DNA Plant Technology (DNAP) and Meyer Tomatoes of KingCity, Calif. have formed a joint development agreement for theproduction and marketing of DNAP's VineSweet tomatoes -expected to be on the market in the first half of 1993.

Meyer's expertise will be employed in the growing and promptdelivery of product to marketplace, and both companies willshare marketing responsibilities, said Richard Sykes, DNAP'streasurer and vice president of finance. Production will becarried out at Meyer facilities in California and Mexico.

"We've looked at what the consumer wants and what we'redelivering is a good tasting tomato with 12-month availability.The testing we've done shows consumers are willing to pay,"Sykes said. DNAP's tomato will cost from 150 percent to 250percent more than conventionally produced tomatoes.

VineSweet tomatoes were created using somaclonal variationtechnology, a process whereby cells extracted from leaves orother plant tissue are used to generate new varieties of plants.As plants are regenerated, some genetic variability isexpressed. The most desirable characteristics are selected andintroduced into a growing and breeding program.

Consumer taste tests conducted in four cites have indicated athree-to-one preference for VineSweet tomatoes over standardvarieties, according to DNAP. Unlike commercial tomatoes,which are ripened with ethylene gas, VineSweet tomatoesripen naturally during transport and have a shelf life of sevento 10 days compared to three or four days in typical vine-ripened tomatoes.

DNAP has a patent application pending for the germplasm thatproduces the VineSweet tomato. According to the company,DNAP's technology is an extension of traditional breedingtechniques, thus FDA and USDA regulatory approvals are notrequired.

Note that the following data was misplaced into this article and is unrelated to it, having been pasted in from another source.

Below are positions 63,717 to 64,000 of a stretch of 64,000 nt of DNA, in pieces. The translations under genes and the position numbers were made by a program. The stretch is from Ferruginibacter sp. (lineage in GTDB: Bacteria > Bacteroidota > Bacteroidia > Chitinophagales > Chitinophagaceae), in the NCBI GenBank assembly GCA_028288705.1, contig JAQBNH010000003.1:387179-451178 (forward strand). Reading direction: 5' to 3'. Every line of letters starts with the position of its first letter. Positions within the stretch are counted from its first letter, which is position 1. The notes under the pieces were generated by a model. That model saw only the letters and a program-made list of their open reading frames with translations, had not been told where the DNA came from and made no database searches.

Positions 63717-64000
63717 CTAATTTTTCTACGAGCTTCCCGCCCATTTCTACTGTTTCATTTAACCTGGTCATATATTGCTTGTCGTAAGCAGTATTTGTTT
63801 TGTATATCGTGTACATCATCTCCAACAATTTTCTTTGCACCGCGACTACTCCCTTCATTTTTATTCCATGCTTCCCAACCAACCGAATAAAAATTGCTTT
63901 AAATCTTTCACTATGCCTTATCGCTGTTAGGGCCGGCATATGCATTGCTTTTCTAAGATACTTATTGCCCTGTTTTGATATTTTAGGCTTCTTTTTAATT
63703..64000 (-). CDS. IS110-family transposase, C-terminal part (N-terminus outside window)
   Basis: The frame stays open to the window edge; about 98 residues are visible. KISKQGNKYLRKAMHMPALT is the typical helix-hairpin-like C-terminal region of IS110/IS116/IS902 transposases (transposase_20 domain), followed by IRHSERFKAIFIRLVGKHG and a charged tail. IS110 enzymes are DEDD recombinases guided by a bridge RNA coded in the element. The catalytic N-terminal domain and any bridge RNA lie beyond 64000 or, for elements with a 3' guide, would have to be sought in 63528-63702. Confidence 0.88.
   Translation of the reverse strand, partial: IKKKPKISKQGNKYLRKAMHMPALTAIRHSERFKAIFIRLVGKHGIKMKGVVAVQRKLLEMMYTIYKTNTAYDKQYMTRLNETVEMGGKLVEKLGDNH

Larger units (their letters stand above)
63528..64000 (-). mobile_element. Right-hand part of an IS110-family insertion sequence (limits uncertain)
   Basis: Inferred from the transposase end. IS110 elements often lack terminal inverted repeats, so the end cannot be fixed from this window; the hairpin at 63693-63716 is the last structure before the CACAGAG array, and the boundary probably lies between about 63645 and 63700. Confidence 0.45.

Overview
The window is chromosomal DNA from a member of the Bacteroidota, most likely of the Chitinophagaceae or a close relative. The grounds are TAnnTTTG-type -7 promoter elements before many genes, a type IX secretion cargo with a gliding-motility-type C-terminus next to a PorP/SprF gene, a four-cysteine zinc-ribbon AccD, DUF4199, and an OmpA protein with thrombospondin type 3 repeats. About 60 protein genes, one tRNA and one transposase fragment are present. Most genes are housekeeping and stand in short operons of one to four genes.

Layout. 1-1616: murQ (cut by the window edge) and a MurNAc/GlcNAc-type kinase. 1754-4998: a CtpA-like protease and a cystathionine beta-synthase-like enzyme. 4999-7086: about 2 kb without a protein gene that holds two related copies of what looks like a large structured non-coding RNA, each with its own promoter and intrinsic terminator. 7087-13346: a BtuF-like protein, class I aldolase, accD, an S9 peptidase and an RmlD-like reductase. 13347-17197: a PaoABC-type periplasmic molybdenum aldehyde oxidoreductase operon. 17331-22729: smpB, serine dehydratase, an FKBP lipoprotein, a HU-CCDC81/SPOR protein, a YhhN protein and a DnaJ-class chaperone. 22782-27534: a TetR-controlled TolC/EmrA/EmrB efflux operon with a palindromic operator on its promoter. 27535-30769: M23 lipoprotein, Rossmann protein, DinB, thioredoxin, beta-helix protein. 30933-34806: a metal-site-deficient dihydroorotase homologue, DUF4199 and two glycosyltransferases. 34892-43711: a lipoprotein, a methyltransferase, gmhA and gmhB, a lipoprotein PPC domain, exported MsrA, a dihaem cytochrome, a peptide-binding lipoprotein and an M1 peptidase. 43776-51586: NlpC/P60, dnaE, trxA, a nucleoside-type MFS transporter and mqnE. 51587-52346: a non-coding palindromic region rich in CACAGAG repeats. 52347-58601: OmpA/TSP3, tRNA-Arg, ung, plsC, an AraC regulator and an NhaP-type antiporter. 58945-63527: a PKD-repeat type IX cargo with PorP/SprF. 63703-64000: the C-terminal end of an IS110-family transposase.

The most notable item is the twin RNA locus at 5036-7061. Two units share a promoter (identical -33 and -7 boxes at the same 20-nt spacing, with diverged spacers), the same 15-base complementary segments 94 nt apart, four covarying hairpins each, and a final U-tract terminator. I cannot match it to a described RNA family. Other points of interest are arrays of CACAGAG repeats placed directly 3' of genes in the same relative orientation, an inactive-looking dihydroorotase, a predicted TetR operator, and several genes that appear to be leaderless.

Calgene's Flavr Savr tomato, a genetically engineered product,is also expected to enter the marketplace in the first half of1993. George Dahlman, an analyst with Piper, Jaffray &Hopwood in Minneapolis, is not sure which tomato will prove tobe the better product.

"Calgene has been very open and up-front about the waythey've approached the market but we haven't seen nearly asmuch about DNAP's tomato." Dahlman believes, however, "thereis a very legitimate opportunity for both companies in thismarket." The U.S. retail market for fresh tomatoes is currently$4 billion.

Jim McCamant of the Medical Technology Stock Letter inBerkeley, Calif., believes DNAP's product won't be superior to agenetically engineered tomato because its means of productionis not significantly different from conventionally producedtomatoes. "At best, it has an incremental, modest advantageover the conventional method," he said.

Calgene's tomato could enter the market immediately undernew FDA policy, said McCamant, but, as a precaution, thecompany has requested an FDA advisory opinion of its tomatoprior to market entry. DNAP (NASDAQ:DNAP) closed Thursdayat $6.06, up 56 cents a share.

-- Michelle Slade Associate Editor

(c) 1997 American Health Consultants. All rights reserved.

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